series of earthworks and buried deposits. The establishment of the post-
medieval hall complex, including gardens, on the moated site demonstrate
the continued importance of the site over a period of at least 600 years.
Gardens were fashionable in the later 16th and 17th centuries and were
constructed for the recreation of the wealthy and to complement high status
houses. They reflect the social expectations, aspirations and tastes of the
period. Associated with a well-known family the complex, together with the
Civil War gun emplacement, will contribute to our understanding of the
development of a high status component of the post-medieval landscape.
Waterlogging in the moat will preserve organic remains (such as timber,
leather and seeds) which will give an insight into domestic and economic
activity on the site. In addition, the artificially raised ground surface will
preserve evidence of land use prior to construction. As a result of
archaeological survey and documentary research the remains are quite well

Source: Historic England


Books and journals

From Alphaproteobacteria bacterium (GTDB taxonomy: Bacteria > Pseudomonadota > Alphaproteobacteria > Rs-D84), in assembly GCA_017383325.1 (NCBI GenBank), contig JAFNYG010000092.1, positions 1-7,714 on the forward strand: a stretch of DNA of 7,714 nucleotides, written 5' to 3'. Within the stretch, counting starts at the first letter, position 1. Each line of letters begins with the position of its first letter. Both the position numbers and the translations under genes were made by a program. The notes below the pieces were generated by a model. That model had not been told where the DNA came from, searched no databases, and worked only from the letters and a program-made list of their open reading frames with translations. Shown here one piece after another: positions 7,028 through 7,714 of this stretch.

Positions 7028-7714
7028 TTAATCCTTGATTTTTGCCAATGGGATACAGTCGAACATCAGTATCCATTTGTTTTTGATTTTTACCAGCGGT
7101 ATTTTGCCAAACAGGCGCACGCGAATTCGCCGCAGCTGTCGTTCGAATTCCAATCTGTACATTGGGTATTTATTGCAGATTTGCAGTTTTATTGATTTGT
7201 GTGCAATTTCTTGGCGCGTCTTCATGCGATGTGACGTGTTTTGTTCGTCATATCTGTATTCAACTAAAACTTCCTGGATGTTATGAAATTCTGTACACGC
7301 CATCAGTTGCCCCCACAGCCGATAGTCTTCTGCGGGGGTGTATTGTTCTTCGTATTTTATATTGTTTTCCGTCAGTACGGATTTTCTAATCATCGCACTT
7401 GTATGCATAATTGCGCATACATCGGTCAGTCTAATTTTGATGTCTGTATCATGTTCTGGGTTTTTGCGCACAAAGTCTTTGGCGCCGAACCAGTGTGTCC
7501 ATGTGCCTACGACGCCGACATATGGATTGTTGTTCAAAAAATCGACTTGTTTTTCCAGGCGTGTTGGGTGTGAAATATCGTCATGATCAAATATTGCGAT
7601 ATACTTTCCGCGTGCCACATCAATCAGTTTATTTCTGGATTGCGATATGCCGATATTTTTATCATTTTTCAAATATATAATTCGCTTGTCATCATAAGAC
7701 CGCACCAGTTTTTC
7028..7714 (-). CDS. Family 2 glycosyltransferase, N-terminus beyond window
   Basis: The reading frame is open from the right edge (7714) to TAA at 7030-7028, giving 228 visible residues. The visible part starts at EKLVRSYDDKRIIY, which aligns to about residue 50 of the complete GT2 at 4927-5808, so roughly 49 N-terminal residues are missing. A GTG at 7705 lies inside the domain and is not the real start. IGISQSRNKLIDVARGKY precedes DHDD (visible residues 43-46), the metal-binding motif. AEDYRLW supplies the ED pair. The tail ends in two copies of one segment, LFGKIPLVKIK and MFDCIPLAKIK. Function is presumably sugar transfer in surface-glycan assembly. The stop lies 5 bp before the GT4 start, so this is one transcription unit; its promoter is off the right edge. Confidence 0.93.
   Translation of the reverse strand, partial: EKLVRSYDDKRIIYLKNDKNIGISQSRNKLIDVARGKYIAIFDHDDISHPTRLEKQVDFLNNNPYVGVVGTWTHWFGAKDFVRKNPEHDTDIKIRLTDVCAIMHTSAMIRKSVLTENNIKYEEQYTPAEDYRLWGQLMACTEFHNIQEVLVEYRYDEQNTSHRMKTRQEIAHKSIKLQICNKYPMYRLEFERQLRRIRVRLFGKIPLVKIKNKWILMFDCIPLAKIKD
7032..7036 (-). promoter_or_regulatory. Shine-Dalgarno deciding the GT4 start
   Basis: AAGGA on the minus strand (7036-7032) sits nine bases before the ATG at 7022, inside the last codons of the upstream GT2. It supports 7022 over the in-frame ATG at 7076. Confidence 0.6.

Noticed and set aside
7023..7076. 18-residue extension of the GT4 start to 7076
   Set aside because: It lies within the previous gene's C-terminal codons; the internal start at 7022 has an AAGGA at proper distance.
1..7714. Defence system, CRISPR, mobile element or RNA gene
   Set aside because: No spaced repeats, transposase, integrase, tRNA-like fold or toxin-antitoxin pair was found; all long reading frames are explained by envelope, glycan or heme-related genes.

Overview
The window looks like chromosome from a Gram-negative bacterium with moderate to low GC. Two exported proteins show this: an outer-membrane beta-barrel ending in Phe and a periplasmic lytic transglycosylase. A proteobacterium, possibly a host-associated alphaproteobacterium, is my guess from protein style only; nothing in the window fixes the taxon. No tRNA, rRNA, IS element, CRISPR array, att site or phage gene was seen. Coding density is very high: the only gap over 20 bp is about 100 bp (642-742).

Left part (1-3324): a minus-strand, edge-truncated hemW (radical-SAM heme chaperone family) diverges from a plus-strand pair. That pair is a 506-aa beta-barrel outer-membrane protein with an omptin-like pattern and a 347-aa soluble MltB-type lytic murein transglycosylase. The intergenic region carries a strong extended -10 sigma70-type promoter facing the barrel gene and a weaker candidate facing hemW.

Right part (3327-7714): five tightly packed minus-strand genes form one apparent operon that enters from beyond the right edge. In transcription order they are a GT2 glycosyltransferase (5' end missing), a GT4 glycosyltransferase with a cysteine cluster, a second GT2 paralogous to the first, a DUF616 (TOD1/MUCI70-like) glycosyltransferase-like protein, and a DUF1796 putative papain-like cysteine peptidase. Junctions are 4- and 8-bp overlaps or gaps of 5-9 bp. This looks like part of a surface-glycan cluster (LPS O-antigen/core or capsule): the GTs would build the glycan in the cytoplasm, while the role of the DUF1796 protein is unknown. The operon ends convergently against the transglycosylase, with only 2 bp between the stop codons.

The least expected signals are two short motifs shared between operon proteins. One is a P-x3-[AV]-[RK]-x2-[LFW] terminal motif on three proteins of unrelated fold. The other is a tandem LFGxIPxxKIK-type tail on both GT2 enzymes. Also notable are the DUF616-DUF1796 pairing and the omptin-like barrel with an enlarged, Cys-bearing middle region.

Leach, T R, Lincolnshire country houses and their families, Part 1, (1990), 69-70
RCHM(E), Everson, P L and Taylor C C and Dunn, C J, Change And Continuity: Rural Settlement in North-West Lincolnshire, (1991)
RCHM(E), Everson, P L and Taylor C C and Dunn, C J, Change And Continuity: Rural Settlement in North-West Lincolnshire, (1991)

Source: Historic England

Other nearby scheduled monuments is an independent online resource and is not associated with any government department. All government data published here is used under licence. Please do not contact for any queries related to any individual ancient or schedued monument, planning permission related to scheduled monuments or the scheduling process itself. is a Good Stuff website.